Beware Resurgence of Deadly Diseases, Part 3

by Kathie MM

Out, out damn deadly disease!

We recently began a series on racialopathy and ethnicopathy , deadly social diseases, all too contagious in these virulent times.

How can we stop them?

Many diseases—think of cancer—are very complex, taking different forms, attacking different parts and processes in different ways in different people.

To combat those diseases, it is vital to understand them in all their complexity.

A useful place to begin is by uploading (free!) The Official Study Guide by Mary Pugh Clark.  Written to accompany Deep Denial, The Persistence of White Supremacy in United States History and Life by David Billings, it has considerable merit on its own.

Billings, an anti-racist trainer and organizer with The People’s Institute for Survival and Beyond (, is an ordained United Methodist minister and historian. According to civil rights activist Charlayne Hunter-Gault, “No one speaks to racism and its cure better than David Billings, a white Southerner who has seen it all. His is a voice that needs to be heard.”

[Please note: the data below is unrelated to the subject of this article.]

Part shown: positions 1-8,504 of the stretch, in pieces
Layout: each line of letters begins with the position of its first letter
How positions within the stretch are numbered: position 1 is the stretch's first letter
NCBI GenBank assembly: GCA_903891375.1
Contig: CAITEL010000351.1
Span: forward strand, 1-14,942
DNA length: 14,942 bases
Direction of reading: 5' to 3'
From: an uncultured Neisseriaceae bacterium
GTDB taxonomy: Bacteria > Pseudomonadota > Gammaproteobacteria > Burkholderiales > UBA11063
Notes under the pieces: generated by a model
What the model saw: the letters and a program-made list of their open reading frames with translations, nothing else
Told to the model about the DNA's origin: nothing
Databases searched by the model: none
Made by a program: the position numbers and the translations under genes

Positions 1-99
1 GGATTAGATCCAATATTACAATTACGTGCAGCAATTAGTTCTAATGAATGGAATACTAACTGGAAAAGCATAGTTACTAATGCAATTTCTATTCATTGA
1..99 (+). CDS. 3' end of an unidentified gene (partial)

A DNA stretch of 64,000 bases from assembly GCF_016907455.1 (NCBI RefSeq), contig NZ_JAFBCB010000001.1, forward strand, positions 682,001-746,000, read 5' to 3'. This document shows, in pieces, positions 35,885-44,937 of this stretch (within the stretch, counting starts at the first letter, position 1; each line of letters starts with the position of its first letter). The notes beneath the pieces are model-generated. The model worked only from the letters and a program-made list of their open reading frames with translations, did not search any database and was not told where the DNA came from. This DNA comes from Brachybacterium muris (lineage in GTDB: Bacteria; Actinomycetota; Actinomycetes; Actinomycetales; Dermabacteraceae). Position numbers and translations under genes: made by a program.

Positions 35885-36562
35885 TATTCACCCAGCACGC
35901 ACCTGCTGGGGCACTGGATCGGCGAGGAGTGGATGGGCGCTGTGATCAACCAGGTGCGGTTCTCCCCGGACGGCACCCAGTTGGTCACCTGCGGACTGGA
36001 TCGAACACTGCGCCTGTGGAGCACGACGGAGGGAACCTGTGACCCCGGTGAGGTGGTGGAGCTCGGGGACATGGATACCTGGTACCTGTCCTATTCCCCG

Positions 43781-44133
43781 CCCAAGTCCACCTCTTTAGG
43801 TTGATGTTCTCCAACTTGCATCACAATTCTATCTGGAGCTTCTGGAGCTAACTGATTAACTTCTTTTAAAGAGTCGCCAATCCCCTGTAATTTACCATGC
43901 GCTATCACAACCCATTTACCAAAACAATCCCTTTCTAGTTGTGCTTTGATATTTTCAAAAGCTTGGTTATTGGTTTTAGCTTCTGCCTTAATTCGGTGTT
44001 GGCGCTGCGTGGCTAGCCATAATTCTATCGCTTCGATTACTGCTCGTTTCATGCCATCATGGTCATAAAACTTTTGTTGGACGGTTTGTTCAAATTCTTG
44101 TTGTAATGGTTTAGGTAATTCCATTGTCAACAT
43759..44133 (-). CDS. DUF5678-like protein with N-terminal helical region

Clark’s chapter-by-chapter exposition of Deep Denial, like the book itself, is rich in history,  ideas, and  reasons why all of us should challenge the specter of White Supremacy in all its noxious cloaks.

Among the valuable features of the study guide are questions encouraging analysis, reflection, and action related to the material in each chapter.

Here are some examples:

“• What can white people who benefit from gentrification do to mitigate the effects of displacement on families and businesses?

  • What are ways you can engage people who have opinions based on racial stereotyping?
  • If you are involved in non-profit or religious organizations, what are effective ways you can do anti-racist work?

Reading Clark’s Study Guide and Billings’ Deep Denial may get us one step closer to curing one lng-deadly disease.


This entry was posted in colonialism, politics, racism, Reconciliation and healing, resistance, slavery, social justice, Stories of engagement, Understanding violence and tagged , , , , , , , , , , , , , , . Bookmark the permalink.

Leave a Reply

Your email address will not be published. Required fields are marked * logo